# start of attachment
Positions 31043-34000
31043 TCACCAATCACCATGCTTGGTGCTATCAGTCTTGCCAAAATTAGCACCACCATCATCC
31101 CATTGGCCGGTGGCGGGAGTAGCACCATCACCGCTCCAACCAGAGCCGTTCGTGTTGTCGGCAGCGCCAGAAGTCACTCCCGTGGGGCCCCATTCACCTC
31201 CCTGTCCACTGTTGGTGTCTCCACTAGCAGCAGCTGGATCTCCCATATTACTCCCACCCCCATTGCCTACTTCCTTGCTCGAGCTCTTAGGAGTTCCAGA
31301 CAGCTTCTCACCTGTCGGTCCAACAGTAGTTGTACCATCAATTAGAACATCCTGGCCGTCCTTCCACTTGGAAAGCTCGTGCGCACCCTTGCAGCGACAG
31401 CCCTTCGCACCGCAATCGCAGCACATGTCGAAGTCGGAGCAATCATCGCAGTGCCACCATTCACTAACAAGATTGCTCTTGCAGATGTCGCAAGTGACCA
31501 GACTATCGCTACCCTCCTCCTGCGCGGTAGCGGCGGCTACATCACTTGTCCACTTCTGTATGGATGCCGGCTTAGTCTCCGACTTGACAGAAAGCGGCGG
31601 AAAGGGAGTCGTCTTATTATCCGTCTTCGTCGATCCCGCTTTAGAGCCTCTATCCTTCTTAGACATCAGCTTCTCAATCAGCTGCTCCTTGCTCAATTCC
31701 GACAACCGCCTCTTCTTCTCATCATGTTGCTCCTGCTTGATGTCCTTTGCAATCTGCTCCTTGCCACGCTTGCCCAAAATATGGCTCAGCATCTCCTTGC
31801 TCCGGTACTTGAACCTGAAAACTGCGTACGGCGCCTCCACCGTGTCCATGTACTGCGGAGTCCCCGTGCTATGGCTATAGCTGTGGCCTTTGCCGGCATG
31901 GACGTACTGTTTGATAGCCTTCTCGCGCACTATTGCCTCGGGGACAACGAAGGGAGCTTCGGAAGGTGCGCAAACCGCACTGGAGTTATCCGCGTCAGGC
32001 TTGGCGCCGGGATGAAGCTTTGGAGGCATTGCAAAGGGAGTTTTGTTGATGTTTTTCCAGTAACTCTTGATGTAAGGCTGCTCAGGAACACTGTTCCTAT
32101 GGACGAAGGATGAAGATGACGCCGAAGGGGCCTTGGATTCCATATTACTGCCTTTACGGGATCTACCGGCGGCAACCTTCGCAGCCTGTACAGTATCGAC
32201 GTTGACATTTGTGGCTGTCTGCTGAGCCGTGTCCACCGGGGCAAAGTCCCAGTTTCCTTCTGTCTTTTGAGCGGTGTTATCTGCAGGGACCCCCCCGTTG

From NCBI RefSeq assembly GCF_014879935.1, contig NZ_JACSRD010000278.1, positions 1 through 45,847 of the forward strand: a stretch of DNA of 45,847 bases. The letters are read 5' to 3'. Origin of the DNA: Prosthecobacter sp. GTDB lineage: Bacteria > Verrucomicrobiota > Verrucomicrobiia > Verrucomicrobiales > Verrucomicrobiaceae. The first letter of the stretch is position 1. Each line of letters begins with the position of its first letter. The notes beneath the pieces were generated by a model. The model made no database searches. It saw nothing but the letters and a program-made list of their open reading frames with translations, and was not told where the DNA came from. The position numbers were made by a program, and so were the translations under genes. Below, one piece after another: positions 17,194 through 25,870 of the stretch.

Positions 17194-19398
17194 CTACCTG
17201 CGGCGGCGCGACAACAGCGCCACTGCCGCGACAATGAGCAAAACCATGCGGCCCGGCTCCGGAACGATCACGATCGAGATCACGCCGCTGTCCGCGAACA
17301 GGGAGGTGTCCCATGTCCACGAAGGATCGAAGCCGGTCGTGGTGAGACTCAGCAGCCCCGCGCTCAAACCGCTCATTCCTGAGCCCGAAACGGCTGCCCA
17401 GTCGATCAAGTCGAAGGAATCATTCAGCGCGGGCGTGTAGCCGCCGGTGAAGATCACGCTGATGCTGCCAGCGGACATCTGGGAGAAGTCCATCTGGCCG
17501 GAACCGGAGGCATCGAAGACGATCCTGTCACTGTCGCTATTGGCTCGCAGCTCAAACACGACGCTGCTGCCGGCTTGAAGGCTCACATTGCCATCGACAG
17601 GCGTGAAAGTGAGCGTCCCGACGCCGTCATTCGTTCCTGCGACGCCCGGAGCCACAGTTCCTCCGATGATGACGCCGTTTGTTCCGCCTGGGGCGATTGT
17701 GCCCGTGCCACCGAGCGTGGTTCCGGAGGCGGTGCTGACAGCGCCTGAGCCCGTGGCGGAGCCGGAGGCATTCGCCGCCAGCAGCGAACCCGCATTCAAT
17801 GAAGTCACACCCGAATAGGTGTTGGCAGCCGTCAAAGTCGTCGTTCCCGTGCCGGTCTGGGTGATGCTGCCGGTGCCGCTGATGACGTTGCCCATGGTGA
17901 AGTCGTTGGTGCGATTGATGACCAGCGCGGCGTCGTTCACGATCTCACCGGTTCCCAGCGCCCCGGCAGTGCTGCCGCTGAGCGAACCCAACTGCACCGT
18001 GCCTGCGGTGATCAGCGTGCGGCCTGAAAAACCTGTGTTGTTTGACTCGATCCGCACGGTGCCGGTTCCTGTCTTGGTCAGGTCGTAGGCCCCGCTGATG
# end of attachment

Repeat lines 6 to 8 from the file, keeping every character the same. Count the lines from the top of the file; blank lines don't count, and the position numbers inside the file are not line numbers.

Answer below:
31401 CCCTTCGCACCGCAATCGCAGCACATGTCGAAGTCGGAGCAATCATCGCAGTGCCACCATTCACTAACAAGATTGCTCTTGCAGATGTCGCAAGTGACCA
31501 GACTATCGCTACCCTCCTCCTGCGCGGTAGCGGCGGCTACATCACTTGTCCACTTCTGTATGGATGCCGGCTTAGTCTCCGACTTGACAGAAAGCGGCGG
31601 AAAGGGAGTCGTCTTATTATCCGTCTTCGTCGATCCCGCTTTAGAGCCTCTATCCTTCTTAGACATCAGCTTCTCAATCAGCTGCTCCTTGCTCAATTCC